After a decade long wait the plan to open an Islamic arts centre at the Louvre Museum has finally materialized. The department, initially suggested by France’s ex-President, Jacques Chirac, has now officially opened.
Over $130 million dollars put forwarded by the French government and several Islamic states, including Saudi Arabia, Morocco, Kuwait, Oman and Azerbaijan, have been spent in a bid to restore the glory of Islamic art and culture in the heart of Paris.
The official inauguration ceremony took place on Tuesday, with Princess Lalla Meryem of Morocco participating in the event. The museum will open to the public on Saturday.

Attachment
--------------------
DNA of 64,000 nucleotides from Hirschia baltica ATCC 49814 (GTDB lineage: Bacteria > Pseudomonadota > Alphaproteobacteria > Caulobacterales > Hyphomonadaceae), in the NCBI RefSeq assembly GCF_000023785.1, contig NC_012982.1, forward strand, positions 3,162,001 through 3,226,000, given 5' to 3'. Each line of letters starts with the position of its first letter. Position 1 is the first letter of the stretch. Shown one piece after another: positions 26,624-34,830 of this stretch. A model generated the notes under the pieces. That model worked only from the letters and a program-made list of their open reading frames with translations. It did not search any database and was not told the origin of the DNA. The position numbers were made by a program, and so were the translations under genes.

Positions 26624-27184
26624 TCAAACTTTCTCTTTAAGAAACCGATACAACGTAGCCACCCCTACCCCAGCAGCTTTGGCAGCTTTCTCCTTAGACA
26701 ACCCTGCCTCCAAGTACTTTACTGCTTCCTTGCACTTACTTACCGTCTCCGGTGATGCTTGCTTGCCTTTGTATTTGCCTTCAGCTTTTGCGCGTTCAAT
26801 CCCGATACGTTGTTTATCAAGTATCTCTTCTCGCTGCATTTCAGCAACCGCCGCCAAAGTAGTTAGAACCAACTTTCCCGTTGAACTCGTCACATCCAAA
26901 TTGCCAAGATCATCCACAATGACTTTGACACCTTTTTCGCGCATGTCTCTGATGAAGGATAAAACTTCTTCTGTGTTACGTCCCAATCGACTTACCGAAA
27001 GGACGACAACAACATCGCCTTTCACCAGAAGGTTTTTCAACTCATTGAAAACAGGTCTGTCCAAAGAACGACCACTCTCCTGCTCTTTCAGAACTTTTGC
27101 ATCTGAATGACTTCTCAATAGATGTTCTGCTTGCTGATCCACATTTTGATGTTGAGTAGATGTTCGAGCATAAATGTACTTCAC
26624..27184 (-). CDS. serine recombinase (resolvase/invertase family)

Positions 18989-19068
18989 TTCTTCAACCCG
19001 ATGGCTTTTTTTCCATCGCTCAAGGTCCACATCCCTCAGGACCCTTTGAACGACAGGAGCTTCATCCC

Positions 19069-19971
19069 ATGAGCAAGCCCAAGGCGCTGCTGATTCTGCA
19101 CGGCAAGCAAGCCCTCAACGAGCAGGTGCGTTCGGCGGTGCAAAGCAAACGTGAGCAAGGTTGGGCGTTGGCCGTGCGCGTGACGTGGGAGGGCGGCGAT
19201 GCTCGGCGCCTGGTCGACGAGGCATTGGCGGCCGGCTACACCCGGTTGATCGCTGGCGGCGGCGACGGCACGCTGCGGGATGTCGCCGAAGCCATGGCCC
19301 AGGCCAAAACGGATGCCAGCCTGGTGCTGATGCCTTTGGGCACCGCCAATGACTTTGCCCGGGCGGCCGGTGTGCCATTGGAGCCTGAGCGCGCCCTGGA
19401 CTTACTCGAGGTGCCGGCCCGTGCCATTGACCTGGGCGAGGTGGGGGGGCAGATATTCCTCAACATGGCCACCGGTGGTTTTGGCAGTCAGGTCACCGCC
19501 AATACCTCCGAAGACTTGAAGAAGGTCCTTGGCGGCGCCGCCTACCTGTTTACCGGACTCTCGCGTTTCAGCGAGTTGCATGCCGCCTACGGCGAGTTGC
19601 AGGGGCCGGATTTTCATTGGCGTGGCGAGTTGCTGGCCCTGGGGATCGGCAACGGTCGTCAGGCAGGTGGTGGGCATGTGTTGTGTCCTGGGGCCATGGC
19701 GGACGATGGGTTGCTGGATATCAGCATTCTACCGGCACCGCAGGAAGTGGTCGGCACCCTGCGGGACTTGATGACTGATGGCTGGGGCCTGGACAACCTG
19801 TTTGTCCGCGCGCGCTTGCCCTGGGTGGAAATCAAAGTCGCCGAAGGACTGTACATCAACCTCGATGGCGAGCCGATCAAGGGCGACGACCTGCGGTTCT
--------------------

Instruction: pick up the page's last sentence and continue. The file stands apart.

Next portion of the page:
The Islamic art gallery is set to open on September 22, becoming the museum's first major development since the infamous glass pyramid.
That project, built by Architects Mario Bellini and Rudy Ricciotti, created a modern addition to the Louvre's historical 17-century facades. Their golden glass roof resting on transparent glass walls covering the palace’s Visconti courtyard.
Today’s latest addition includes a 3000 square meter wing, housing around 3,000 exhibits from the 7th to the 19th centuries, many of the pieces will be showcased for the first time. The collection includes an impressive selection of carpets and textiles. It comprises pieces from Spain, Egypt, India, Persia and Central Asia.
The head of the Islamic arts department at the Louvre, Sophie Makariou, said the aim is to show “Islam with a capital I.”
“We must give back the word Islam its full glory… and not leave it to the jihadists to tarnish it,” she said.